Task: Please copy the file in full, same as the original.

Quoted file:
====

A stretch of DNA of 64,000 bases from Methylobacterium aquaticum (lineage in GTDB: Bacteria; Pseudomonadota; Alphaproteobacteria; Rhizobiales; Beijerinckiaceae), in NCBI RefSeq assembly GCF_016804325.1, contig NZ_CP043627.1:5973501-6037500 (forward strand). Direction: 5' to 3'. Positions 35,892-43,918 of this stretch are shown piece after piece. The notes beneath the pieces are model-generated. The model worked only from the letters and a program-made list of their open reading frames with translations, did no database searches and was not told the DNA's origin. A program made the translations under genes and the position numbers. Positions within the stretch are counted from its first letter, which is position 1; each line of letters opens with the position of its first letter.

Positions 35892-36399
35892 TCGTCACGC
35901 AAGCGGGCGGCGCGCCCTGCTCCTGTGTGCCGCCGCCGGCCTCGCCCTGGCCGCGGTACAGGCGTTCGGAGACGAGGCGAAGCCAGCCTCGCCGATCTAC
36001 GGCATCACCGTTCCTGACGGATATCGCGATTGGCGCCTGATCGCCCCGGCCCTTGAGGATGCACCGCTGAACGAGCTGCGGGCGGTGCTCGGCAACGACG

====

A stretch of DNA of 64,000 bases from Methylobacterium aquaticum (lineage in GTDB: Bacteria; Pseudomonadota; Alphaproteobacteria; Rhizobiales; Beijerinckiaceae), in NCBI RefSeq assembly GCF_016804325.1, contig NZ_CP043627.1:5973501-6037500 (forward strand). Direction: 5' to 3'. Positions 35,892-43,918 of this stretch are shown piece after piece. The notes beneath the pieces are model-generated. The model worked only from the letters and a program-made list of their open reading frames with translations, did no database searches and was not told the DNA's origin. A program made the translations under genes and the position numbers. Positions within the stretch are counted from its first letter, which is position 1; each line of letters opens with the position of its first letter.

Positions 35892-36399
35892 TCGTCACGC
35901 AAGCGGGCGGCGCGCCCTGCTCCTGTGTGCCGCCGCCGGCCTCGCCCTGGCCGCGGTACAGGCGTTCGGAGACGAGGCGAAGCCAGCCTCGCCGATCTAC
36001 GGCATCACCGTTCCTGACGGATATCGCGATTGGCGCCTGATCGCCCCGGCCCTTGAGGATGCACCGCTGAACGAGCTGCGGGCGGTGCTCGGCAACGACG